Caasandra Clare’s City of Heavenly Fire

I’ve finally got round to finishing City of Heavenly Fire, the last book in the splendid YA paranormal romance series, The Mortal Instruments. Cassandra Clare writes with considerable flair, but her characterisation is exceptionally strong–you really do care for the people she’s created. She creates a convincing and detailed world that moves between various modes of fantasy: there’s the realist depiction of urban life in New York (where the series begins) into which the magical intrudes–this might be seen as ‘urban fantasy’. This is developed to reveal the parallel worlds of this ‘mundane’ life with that of the Shadowhunters–demon hunters, offspring of fallen angels–who have lived alongside ordinary mortals for millennia, protecting them against paranormal foes. Then there are transitions through portals into the radically otherworldly landscapes of Idris (the Shadowhunter’s haven) and the demonic land of Edom. It’s exciting and engaging and often witty; the final scenes are very moving.

Paranormal romance is, I think, born out of the moment when ideas about identity become mainstream; the demon hunters, fallen angels, vampires, werewolves, warlocks, and fairies of this series and other books in the genre are quite transparently used to act out ideas of identity and otherness. But YA fiction, perhaps with some pedagogic intent, also focuses very strongly on crucial moral choices; this sets up an interesting dialectic with identity thinking. I’m not exaggerating when I claim that this novel (among others in this vein) is almost existentialist in its overt rejection of essence and ideas of blood and tradition.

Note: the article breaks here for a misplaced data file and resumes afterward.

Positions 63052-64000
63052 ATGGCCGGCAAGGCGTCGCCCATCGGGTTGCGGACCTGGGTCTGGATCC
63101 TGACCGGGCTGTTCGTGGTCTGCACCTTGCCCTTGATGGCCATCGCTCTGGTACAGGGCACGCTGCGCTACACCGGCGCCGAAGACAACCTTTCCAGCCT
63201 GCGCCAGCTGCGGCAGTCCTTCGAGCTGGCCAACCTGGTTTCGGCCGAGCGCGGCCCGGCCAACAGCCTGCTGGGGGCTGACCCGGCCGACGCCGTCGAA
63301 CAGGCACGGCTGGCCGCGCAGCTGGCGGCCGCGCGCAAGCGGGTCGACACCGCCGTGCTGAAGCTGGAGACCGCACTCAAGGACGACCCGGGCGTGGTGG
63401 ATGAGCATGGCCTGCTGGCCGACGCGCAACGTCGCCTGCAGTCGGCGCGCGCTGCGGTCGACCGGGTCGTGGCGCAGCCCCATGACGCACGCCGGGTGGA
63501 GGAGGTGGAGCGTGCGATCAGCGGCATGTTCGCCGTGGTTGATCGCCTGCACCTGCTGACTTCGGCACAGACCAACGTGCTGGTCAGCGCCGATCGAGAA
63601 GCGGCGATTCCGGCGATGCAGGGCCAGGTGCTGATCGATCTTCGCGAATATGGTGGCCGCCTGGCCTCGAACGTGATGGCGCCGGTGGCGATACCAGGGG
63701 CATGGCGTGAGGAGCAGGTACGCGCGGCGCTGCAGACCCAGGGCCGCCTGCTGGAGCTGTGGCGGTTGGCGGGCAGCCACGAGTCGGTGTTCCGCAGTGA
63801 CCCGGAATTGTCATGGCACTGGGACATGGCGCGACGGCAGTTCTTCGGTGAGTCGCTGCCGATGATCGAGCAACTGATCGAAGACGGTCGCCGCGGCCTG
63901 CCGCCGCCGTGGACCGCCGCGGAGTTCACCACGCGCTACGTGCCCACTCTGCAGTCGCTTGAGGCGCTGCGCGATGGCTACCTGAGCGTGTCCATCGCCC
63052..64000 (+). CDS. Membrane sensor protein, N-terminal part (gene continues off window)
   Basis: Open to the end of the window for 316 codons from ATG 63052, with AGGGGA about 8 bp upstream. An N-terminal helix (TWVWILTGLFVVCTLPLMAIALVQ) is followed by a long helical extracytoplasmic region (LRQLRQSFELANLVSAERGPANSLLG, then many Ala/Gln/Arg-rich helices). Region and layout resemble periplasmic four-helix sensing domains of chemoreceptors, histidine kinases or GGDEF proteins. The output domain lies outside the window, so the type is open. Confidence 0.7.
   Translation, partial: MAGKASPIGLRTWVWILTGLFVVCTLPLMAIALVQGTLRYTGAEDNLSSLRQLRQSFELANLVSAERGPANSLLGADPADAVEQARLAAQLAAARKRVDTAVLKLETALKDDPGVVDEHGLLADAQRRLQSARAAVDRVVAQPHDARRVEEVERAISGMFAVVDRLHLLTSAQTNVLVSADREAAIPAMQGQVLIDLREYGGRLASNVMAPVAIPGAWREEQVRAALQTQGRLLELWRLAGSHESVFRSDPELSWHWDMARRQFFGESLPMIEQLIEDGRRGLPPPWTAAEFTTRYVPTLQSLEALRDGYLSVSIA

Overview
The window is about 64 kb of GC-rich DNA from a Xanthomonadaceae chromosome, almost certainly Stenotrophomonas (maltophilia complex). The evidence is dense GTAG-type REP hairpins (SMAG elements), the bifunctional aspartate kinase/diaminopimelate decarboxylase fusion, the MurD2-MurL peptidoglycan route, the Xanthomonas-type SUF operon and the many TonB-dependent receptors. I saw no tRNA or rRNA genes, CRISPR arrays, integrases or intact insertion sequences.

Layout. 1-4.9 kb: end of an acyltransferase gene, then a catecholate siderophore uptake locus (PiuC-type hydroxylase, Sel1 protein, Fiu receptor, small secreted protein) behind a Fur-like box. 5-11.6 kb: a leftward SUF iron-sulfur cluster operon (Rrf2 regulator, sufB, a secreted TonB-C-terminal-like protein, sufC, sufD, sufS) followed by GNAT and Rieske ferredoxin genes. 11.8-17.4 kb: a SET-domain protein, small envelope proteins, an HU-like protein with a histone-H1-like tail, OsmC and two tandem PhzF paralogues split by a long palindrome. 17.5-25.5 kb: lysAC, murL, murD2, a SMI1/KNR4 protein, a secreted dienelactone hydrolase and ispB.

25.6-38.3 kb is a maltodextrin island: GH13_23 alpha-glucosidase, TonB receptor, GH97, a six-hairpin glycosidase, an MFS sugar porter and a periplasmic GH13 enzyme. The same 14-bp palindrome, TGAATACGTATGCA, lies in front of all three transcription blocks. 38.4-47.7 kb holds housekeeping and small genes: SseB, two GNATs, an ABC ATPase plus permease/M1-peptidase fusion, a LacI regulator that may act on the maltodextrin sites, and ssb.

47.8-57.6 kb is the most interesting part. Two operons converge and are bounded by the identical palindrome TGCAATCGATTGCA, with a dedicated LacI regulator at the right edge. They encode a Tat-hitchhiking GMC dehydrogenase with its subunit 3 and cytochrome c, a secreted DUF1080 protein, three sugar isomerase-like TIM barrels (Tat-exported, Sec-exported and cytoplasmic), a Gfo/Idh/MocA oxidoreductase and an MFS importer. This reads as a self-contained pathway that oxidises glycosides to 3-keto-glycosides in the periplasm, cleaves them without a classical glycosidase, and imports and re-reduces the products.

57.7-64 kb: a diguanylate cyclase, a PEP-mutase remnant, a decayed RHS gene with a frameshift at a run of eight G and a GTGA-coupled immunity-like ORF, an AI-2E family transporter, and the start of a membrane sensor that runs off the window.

About William the Bloody

Cat lover. 18C scholar on the dialogue and novel. Co-convenor OGOM Project
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